TLeaf wrote:Our local transit agency (King County - Metro Transit) is going to be trying out a few of the fast-charge Proterras with the first one set to arrive before the end of this year. Benefits of the quick-charge buses as I see them include:
a) Less weight - Heavy buses tear up the pavement not only on public streets, but also at the bus maintenance facilities. There's also implications for the maintenance shop needing to have the appropriate hoists for dealing with the heavier buses & batteries. Oh, and now that I think of it, safety might also be affected as weight relates to stopping distances, impact damage, etc.
b) Cheaper infrastructure - I'm guessing that it's easier to put in a couple dozen fast charge stations out and about (probably fed by different substations, if you want to talk about resiliency) than it is to put in a few hundred overnight charging stations at a maintenance base (a typical base around here has 200-300 buses). Come to think of it, this is probably a pretty big factor.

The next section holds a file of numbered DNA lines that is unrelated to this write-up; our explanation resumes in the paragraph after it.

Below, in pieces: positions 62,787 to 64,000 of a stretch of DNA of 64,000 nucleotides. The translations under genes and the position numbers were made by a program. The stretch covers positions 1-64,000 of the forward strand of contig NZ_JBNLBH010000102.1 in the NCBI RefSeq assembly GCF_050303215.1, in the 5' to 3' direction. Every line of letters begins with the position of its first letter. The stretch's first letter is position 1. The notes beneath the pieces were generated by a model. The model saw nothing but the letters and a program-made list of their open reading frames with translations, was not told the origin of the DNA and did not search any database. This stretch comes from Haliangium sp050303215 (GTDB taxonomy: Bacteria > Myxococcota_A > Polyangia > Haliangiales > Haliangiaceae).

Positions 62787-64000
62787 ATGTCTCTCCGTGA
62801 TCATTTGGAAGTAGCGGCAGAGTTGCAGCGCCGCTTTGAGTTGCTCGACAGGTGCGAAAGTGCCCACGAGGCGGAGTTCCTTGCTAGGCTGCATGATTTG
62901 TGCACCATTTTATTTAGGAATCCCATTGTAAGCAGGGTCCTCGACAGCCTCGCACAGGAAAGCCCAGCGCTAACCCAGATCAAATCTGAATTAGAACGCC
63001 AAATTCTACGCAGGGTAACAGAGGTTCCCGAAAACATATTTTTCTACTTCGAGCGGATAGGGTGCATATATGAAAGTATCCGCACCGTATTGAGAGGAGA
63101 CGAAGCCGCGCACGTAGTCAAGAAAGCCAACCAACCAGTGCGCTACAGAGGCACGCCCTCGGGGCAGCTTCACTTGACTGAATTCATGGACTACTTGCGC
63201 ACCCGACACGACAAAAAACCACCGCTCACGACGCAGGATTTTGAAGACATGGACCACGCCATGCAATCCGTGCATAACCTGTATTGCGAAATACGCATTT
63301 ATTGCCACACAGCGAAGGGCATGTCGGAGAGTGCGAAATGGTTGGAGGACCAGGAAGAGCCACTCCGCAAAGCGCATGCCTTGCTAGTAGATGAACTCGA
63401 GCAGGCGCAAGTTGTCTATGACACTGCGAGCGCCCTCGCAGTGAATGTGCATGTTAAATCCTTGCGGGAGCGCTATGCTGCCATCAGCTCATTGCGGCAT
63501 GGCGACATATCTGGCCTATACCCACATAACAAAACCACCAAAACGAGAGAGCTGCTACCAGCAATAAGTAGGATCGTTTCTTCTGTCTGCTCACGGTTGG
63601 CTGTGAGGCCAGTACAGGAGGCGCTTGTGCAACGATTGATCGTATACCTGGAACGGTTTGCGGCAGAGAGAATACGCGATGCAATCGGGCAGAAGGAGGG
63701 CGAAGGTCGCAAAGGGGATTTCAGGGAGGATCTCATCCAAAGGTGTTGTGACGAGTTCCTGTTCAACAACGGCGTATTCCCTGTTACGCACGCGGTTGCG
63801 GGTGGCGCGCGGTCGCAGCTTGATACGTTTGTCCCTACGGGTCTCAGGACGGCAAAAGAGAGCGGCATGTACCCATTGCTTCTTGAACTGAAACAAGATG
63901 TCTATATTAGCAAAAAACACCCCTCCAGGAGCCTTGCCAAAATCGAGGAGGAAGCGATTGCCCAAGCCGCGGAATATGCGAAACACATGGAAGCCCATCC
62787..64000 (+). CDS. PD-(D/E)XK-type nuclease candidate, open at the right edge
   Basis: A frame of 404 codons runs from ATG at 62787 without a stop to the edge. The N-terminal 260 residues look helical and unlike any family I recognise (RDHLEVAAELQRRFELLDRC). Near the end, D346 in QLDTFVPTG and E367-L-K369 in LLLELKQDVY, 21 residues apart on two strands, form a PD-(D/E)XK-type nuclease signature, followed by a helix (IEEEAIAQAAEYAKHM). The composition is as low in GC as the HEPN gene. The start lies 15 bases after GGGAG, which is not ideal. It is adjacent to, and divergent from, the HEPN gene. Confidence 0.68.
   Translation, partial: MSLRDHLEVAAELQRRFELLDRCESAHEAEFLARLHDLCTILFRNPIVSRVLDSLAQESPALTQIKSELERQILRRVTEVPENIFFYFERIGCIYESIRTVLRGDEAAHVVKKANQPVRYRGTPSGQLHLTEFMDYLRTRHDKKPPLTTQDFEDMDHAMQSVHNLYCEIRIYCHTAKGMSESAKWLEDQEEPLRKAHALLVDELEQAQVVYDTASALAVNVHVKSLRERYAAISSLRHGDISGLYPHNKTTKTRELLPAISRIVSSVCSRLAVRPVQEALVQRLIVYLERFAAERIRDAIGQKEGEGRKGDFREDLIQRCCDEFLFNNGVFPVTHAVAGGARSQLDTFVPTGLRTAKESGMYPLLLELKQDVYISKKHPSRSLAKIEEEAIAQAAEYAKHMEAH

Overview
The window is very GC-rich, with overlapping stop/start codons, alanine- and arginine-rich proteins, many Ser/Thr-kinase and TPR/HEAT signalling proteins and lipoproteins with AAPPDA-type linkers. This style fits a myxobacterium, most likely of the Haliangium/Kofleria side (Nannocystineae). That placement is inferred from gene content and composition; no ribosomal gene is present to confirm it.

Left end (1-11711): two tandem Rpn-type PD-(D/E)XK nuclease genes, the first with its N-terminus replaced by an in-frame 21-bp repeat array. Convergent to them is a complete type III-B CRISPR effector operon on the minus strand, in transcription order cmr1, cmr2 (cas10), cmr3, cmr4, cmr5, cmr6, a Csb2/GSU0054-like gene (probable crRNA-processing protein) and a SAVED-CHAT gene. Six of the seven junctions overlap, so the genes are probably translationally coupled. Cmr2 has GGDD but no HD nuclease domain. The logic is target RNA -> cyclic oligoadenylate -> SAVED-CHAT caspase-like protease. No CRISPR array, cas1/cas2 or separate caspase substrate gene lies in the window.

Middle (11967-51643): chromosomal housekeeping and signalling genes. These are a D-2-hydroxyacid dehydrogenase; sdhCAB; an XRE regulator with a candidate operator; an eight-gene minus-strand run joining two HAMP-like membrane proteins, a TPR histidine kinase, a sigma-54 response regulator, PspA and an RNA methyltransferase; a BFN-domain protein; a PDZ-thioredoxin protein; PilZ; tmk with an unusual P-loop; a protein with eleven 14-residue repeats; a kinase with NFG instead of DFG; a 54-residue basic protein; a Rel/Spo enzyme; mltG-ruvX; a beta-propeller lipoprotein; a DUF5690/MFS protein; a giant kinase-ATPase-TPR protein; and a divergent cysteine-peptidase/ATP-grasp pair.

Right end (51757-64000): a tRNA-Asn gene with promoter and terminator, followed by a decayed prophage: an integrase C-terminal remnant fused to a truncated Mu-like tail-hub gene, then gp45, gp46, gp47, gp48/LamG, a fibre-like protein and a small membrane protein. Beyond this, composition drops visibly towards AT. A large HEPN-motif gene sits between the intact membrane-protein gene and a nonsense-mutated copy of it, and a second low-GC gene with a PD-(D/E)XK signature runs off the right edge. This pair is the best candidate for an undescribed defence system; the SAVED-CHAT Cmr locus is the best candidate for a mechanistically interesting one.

On the downside, there's the possibility of shorter battery life expectancy and the problem of a downed/damaged quick-charge station really messing up a bus route. This is where I really like the battery/electric trolleys which run on overhead wire most of the time but can go off-wire for some miles.
Admittedly, here in the northwest we don't have time-of-day based electrical rates, so the math might work out different in other areas...
There's a lot of factors that will go into the decision, and as with AE, the best AFV for a particular job tends to be situation-specific rather than a general option, at least until the tech is more mature.